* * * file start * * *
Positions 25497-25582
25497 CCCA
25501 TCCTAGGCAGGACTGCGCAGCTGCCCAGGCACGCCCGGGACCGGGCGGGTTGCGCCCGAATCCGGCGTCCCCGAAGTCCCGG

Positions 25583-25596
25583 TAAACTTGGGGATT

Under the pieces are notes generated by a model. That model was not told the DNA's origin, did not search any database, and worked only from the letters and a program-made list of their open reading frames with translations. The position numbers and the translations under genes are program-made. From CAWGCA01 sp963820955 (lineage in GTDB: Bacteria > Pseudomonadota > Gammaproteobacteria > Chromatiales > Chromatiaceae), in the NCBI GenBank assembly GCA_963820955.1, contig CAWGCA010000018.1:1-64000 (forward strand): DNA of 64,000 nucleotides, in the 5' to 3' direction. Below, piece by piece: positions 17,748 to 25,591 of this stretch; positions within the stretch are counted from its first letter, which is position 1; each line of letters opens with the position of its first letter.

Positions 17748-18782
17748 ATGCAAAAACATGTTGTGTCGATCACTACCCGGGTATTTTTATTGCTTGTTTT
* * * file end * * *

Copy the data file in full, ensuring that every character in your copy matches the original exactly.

Positions 25497-25582
25497 CCCA
25501 TCCTAGGCAGGACTGCGCAGCTGCCCAGGCACGCCCGGGACCGGGCGGGTTGCGCCCGAATCCGGCGTCCCCGAAGTCCCGG

Positions 25583-25596
25583 TAAACTTGGGGATT

Under the pieces are notes generated by a model. That model was not told the DNA's origin, did not search any database, and worked only from the letters and a program-made list of their open reading frames with translations. The position numbers and the translations under genes are program-made. From CAWGCA01 sp963820955 (lineage in GTDB: Bacteria > Pseudomonadota > Gammaproteobacteria > Chromatiales > Chromatiaceae), in the NCBI GenBank assembly GCA_963820955.1, contig CAWGCA010000018.1:1-64000 (forward strand): DNA of 64,000 nucleotides, in the 5' to 3' direction. Below, piece by piece: positions 17,748 to 25,591 of this stretch; positions within the stretch are counted from its first letter, which is position 1; each line of letters opens with the position of its first letter.

Positions 17748-18782
17748 ATGCAAAAACATGTTGTGTCGATCACTACCCGGGTATTTTTATTGCTTGTTTT